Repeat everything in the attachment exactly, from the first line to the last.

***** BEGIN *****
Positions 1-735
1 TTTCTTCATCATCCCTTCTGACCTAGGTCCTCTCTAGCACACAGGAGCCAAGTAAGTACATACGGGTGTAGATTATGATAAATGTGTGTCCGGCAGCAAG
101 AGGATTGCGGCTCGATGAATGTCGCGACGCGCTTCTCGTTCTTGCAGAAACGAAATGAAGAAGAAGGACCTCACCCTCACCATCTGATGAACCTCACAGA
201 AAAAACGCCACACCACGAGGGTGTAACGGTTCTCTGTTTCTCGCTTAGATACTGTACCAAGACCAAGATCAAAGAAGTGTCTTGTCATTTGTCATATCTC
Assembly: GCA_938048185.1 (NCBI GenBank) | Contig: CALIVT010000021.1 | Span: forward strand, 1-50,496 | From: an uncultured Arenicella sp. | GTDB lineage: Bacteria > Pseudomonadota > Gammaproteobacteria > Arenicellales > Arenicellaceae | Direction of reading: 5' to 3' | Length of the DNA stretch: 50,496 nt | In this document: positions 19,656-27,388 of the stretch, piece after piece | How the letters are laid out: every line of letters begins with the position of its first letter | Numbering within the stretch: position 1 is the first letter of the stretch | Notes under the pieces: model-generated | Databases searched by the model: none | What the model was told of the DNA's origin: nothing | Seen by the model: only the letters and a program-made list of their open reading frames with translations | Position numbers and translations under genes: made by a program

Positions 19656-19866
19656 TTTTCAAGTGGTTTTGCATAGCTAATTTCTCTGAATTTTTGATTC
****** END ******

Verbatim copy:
Positions 1-735
1 TTTCTTCATCATCCCTTCTGACCTAGGTCCTCTCTAGCACACAGGAGCCAAGTAAGTACATACGGGTGTAGATTATGATAAATGTGTGTCCGGCAGCAAG
101 AGGATTGCGGCTCGATGAATGTCGCGACGCGCTTCTCGTTCTTGCAGAAACGAAATGAAGAAGAAGGACCTCACCCTCACCATCTGATGAACCTCACAGA
201 AAAAACGCCACACCACGAGGGTGTAACGGTTCTCTGTTTCTCGCTTAGATACTGTACCAAGACCAAGATCAAAGAAGTGTCTTGTCATTTGTCATATCTC
Assembly: GCA_938048185.1 (NCBI GenBank) | Contig: CALIVT010000021.1 | Span: forward strand, 1-50,496 | From: an uncultured Arenicella sp. | GTDB lineage: Bacteria > Pseudomonadota > Gammaproteobacteria > Arenicellales > Arenicellaceae | Direction of reading: 5' to 3' | Length of the DNA stretch: 50,496 nt | In this document: positions 19,656-27,388 of the stretch, piece after piece | How the letters are laid out: every line of letters begins with the position of its first letter | Numbering within the stretch: position 1 is the first letter of the stretch | Notes under the pieces: model-generated | Databases searched by the model: none | What the model was told of the DNA's origin: nothing | Seen by the model: only the letters and a program-made list of their open reading frames with translations | Position numbers and translations under genes: made by a program

Positions 19656-19866
19656 TTTTCAAGTGGTTTTGCATAGCTAATTTCTCTGAATTTTTGATTC